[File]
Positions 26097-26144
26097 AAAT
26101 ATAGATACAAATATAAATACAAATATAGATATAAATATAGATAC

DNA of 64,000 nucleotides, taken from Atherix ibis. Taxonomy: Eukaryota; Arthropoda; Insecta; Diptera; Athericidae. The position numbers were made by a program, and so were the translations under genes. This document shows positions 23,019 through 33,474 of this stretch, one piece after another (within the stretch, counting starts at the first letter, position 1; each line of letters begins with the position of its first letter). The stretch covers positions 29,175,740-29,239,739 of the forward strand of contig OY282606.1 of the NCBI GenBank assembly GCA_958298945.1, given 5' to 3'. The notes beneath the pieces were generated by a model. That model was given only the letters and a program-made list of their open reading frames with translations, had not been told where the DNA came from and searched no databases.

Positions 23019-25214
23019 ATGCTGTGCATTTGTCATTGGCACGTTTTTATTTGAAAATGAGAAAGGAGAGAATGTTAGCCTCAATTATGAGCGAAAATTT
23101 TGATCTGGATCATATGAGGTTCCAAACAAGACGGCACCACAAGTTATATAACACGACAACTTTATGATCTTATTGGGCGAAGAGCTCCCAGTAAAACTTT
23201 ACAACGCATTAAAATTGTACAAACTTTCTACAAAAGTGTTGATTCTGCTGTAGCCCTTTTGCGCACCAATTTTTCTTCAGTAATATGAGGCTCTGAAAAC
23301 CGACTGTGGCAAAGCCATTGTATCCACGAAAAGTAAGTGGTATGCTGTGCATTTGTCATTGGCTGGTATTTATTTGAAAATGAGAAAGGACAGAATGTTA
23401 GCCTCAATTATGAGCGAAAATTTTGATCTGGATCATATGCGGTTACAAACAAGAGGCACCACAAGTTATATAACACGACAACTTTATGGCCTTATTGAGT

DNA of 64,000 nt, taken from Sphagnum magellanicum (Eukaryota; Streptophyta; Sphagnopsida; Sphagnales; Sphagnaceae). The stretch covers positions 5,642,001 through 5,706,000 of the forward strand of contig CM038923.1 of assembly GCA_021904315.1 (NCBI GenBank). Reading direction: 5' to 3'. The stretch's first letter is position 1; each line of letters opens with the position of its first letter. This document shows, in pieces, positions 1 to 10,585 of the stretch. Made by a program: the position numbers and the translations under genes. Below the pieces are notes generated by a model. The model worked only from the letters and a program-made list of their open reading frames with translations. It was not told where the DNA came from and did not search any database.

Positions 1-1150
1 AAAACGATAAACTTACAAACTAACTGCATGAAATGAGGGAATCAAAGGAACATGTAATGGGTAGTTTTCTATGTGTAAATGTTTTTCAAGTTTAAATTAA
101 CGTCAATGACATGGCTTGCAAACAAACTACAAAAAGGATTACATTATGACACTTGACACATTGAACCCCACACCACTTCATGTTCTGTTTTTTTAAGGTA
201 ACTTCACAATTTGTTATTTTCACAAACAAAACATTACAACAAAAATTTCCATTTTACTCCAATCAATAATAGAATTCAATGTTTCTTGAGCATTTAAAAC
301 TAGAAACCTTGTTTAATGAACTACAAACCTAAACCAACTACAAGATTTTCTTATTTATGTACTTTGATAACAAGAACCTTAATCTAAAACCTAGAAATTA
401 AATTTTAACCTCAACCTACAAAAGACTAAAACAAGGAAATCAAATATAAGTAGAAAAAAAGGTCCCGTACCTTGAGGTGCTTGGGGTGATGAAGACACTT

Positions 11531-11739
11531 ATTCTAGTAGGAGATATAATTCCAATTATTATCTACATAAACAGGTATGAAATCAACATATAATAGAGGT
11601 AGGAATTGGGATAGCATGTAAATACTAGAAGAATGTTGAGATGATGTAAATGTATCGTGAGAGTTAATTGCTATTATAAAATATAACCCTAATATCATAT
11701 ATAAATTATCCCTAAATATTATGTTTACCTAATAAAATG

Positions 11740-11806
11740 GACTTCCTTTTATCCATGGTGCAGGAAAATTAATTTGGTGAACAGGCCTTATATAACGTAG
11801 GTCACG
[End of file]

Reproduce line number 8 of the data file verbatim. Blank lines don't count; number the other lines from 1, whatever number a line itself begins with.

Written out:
23201 ACAACGCATTAAAATTGTACAAACTTTCTACAAAAGTGTTGATTCTGCTGTAGCCCTTTTGCGCACCAATTTTTCTTCAGTAATATGAGGCTCTGAAAAC